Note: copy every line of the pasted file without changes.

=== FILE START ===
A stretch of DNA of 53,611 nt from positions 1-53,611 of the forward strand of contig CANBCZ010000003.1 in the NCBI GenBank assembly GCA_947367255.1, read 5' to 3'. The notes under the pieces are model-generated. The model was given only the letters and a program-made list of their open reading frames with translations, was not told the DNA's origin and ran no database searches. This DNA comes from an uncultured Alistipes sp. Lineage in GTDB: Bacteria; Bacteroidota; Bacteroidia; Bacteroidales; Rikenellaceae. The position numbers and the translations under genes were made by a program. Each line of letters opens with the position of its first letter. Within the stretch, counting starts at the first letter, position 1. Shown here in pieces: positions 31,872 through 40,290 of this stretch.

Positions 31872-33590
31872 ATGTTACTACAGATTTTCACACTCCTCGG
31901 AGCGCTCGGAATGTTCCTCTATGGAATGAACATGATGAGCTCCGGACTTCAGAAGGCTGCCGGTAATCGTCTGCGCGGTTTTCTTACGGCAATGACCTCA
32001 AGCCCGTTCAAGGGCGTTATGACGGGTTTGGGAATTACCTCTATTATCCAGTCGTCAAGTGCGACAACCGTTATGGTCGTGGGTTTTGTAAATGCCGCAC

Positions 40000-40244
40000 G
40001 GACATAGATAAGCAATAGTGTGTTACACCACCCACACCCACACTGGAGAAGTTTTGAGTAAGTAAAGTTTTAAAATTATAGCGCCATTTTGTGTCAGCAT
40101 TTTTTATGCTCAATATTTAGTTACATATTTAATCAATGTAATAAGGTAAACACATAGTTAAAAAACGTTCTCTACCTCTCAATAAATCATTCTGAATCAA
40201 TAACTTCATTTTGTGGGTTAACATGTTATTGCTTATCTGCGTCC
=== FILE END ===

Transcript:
A stretch of DNA of 53,611 nt from positions 1-53,611 of the forward strand of contig CANBCZ010000003.1 in the NCBI GenBank assembly GCA_947367255.1, read 5' to 3'. The notes under the pieces are model-generated. The model was given only the letters and a program-made list of their open reading frames with translations, was not told the DNA's origin and ran no database searches. This DNA comes from an uncultured Alistipes sp. Lineage in GTDB: Bacteria; Bacteroidota; Bacteroidia; Bacteroidales; Rikenellaceae. The position numbers and the translations under genes were made by a program. Each line of letters opens with the position of its first letter. Within the stretch, counting starts at the first letter, position 1. Shown here in pieces: positions 31,872 through 40,290 of this stretch.

Positions 31872-33590
31872 ATGTTACTACAGATTTTCACACTCCTCGG
31901 AGCGCTCGGAATGTTCCTCTATGGAATGAACATGATGAGCTCCGGACTTCAGAAGGCTGCCGGTAATCGTCTGCGCGGTTTTCTTACGGCAATGACCTCA
32001 AGCCCGTTCAAGGGCGTTATGACGGGTTTGGGAATTACCTCTATTATCCAGTCGTCAAGTGCGACAACCGTTATGGTCGTGGGTTTTGTAAATGCCGCAC

Positions 40000-40244
40000 G
40001 GACATAGATAAGCAATAGTGTGTTACACCACCCACACCCACACTGGAGAAGTTTTGAGTAAGTAAAGTTTTAAAATTATAGCGCCATTTTGTGTCAGCAT
40101 TTTTTATGCTCAATATTTAGTTACATATTTAATCAATGTAATAAGGTAAACACATAGTTAAAAAACGTTCTCTACCTCTCAATAAATCATTCTGAATCAA
40201 TAACTTCATTTTGTGGGTTAACATGTTATTGCTTATCTGCGTCC